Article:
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Cover to newuniversal #1
Publication information
PublisherMarvel Comics
newuniversal #1-6
newuniversal: shockfront #1-2
newuniversal: 1959 #1
newuniversal: conqueror #1
FormatsOriginal material for the series has been published as a set of limited series and one-shot comics.
Publication dateFebruary 2007 – October 2008
Number of issuesnewuniversal
newuniversal: shockfront
newuniversal: 1959
newuniversal: conqueror
Main character(s)Justice
Star Brand
Dr. Emmett Proudhawk
Creative team
Writer(s)newuniversal and newuniversal: shockfront
Warren Ellis
newuniversal: 1959
Kieron Gillen
newuniversal: conqueror
Simon Spurrier
Salvador Larroca
newuniversal: 1959
Greg Scott
Kody Chamberlain
newuniversal: conqueror
Eric Nguyen
Penciller(s)newuniversal: shockfront
Steve Kurth
Inker(s)newuniversal: shockfront
Andrew Hennessy
Colorist(s)Jason Keith
Collected editions
Everything Went White PremiereISBN 0-7851-2858-1
Everything Went WhiteISBN 0-7851-2302-4

newuniversal is a comic book series by writer Warren Ellis, artist Salvador Larroca and colorist Jason Keith. The book series was published by Marvel Comics. The series is a re-imagining of Marvel's New Universe concepts, launched to coincide with the 20th anniversary of the New Universe's creation in 1986.

As with the original New Universe, newuniversal is set in a world where a number of people suddenly develop superhuman abilities. However, where the New Universe began with the 'real' world as its starting point, the world of newuniversal is already markedly different.

Publication history

Newuniversal imagine concepts and characters were introduced originally as part of Marvel's New Universe series during the 1980s. The New Universe was a set of eight linked titles launched in 1986 to celebrate Marvel's 25th anniversary, and championed by Marvel's editor-in-chief Jim Shooter. However, the New Universe comics were not a long-term success, with four titles canceled after a year, and the entire line canceled by the end of 1989.

The original New Universe initially had no links to the Marvel Universe shared setting and did not present traditional superheroes. Instead, it offered "the world outside your window," a world that was identical to the real world in every respect until it was suddenly changed by the mysterious White Event, an incident which gifted some humans with inexplicable powers.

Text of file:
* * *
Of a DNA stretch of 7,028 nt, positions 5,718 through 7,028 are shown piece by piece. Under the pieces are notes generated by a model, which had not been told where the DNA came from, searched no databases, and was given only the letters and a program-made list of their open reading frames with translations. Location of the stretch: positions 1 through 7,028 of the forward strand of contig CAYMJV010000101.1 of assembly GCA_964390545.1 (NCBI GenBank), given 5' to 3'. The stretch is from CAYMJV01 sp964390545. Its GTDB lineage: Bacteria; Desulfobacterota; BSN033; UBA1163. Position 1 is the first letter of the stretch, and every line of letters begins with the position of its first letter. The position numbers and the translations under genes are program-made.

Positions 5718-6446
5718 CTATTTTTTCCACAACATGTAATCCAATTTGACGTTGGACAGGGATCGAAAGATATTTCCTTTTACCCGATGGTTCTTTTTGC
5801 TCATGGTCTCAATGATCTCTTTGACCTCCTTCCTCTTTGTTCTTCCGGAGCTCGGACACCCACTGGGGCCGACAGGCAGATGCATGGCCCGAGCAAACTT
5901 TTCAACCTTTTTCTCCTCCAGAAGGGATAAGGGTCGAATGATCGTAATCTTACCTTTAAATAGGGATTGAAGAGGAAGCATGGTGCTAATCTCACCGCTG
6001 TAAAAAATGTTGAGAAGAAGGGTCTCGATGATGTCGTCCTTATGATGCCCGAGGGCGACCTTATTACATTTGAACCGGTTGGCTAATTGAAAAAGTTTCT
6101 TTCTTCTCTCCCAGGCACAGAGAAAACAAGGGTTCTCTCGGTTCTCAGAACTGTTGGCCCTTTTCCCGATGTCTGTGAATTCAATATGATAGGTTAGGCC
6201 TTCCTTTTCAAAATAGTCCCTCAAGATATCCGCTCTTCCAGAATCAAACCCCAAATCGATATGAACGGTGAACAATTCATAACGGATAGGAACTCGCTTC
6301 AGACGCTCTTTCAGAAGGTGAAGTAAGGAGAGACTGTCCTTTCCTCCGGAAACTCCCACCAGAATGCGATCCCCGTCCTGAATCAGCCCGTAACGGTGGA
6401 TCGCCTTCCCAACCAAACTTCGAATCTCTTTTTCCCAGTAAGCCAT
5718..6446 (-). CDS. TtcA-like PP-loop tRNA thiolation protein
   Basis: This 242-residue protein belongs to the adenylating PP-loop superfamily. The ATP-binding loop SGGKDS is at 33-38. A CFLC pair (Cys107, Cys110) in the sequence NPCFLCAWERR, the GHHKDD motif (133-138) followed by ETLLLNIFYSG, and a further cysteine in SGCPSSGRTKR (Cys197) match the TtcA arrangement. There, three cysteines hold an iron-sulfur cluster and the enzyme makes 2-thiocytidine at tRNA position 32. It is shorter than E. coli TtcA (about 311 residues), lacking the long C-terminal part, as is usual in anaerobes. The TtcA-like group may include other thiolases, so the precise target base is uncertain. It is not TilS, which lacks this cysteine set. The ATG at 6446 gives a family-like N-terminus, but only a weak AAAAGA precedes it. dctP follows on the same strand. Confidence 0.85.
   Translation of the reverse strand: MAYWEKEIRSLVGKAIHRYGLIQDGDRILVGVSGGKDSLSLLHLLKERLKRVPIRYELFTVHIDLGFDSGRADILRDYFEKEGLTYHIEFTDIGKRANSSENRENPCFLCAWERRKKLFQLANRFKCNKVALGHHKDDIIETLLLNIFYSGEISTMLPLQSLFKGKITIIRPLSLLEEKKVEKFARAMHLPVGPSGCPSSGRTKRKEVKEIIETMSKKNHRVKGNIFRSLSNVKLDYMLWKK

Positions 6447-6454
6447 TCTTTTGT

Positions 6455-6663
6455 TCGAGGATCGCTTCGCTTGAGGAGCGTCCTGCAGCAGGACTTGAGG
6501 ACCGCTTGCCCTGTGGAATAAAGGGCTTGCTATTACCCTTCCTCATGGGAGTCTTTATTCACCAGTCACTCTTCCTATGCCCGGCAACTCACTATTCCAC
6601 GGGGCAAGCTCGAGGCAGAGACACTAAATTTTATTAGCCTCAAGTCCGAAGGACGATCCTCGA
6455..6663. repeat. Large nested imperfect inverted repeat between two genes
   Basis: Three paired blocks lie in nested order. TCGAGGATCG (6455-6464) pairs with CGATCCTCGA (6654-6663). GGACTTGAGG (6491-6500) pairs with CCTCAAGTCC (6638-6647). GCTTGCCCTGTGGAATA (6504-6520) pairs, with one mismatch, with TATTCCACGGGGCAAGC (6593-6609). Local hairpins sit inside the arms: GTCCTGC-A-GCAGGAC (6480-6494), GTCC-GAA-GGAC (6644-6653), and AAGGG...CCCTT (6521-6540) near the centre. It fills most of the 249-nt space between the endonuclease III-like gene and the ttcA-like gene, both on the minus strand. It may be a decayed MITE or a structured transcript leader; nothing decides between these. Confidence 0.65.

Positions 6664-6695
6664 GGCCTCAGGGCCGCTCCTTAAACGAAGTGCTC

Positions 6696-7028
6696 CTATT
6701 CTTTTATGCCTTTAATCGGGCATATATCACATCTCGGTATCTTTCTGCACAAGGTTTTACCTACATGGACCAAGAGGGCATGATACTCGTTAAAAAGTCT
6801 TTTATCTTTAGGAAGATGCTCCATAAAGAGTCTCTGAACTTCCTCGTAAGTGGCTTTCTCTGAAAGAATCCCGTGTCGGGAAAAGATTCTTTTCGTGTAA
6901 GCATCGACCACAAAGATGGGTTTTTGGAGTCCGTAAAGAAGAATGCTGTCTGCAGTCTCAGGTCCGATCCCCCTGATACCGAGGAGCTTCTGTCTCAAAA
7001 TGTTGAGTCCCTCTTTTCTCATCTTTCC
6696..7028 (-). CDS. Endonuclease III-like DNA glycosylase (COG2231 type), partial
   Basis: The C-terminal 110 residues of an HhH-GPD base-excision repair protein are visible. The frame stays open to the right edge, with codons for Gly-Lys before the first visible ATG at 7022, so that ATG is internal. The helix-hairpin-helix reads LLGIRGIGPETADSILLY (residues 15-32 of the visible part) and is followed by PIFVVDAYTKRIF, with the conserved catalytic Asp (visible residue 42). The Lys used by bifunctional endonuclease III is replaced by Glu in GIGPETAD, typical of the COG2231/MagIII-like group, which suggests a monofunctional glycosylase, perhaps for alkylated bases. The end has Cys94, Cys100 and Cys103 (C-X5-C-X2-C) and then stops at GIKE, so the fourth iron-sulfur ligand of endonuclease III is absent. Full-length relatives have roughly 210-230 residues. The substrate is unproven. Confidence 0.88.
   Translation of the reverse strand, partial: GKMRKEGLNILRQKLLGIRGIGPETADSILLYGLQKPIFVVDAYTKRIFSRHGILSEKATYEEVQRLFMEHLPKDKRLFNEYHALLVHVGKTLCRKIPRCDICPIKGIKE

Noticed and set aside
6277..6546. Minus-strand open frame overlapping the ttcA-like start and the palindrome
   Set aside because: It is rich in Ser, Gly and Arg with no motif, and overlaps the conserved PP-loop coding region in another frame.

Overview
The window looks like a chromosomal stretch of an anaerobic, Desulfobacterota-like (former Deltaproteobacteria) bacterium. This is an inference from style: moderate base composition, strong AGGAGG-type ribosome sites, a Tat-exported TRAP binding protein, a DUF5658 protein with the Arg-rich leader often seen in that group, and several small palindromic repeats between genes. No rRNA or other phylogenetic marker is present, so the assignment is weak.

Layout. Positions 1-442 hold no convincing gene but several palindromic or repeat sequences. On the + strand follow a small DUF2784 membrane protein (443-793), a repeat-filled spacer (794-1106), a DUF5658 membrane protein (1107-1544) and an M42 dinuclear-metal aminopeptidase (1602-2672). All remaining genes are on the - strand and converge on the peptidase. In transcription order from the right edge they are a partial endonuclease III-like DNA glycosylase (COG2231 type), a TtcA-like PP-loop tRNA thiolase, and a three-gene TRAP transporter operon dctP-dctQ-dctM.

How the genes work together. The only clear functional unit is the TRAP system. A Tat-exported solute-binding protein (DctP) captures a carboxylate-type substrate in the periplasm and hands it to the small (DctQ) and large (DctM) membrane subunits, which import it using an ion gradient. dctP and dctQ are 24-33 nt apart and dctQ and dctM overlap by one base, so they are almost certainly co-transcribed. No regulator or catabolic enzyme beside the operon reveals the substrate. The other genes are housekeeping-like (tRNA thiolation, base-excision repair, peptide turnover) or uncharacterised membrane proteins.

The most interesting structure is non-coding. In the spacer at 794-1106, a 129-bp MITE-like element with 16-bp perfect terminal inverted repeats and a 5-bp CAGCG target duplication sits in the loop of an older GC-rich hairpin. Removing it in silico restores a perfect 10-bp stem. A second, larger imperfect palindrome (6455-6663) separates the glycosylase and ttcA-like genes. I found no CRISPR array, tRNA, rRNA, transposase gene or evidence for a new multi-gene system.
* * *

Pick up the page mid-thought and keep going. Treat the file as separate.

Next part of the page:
Ellis has stated that he doesn't "think the original creators and editors realized until it was too late—it was all a single story. It shouldn't have been eight books (or whatever) that were eventually consolidated into ensemble miniseries. It was a single story that should have spun new series and serials off of it."[1] Ellis has taken this approach to newuniversal, with his first storyline intentionally revolving around the four lead books of the original New Universe—Justice, Nightmask, Star Brand and Spitfire and the Troubleshooters.[1] Among the many changes that newuniversal presents is that the four main characters all possess extra-dimensional glyphs that grant them their powers. Also, the character Spitfire (Professor Jenny Swensen, later known as Chrome), becomes Cipher (Dr. Jennifer Swann).

Artist Salvador Larroca has stated that he "wasn't a big fan" of the original New Universe, while Ellis has mentioned that he "paid little or no attention" to the New Universe books when they were first published.[1][2]

On December 14, 2006, Marvel announced that newuniversal #1 had sold out through Diamond Comic Distributors and that a second printing would be released, with a new variant cover by artist Esad Ribic.[3] Marvel later reported[4] that newuniversal #2 had sold out and would also be reissued as a second printing—again, with a variant cover by Esad Ribic.

After issue #6, newuniversal went on hiatus and Salvador Larroca left the project.

In 2008, the story was continued with a mini-series written by Ellis, newuniversal: shockfront, which was illustrated by Steve Kurth (penciller) and Andrew Hennessy (inker). The shockfront series was accompanied by two one-shot stories exploring the past of the newuniversal universe: newuniversal: conqueror[5] and newuniversal: 1959.[6]

From the first issue of newuniversal: shockfront onwards, all newuniversal comics included a statement acknowledging that the series is based on original concepts by Jim Shooter, Archie Goodwin, Eliot R. Brown, John Morelli, Mark Gruenwald and Tom DeFalco, creators who worked on the original New Universe comics.[citation needed]

In 2009, Warren Ellis lost his story files in a computer accident; he subsequently announced that the project is "basically dead".[7]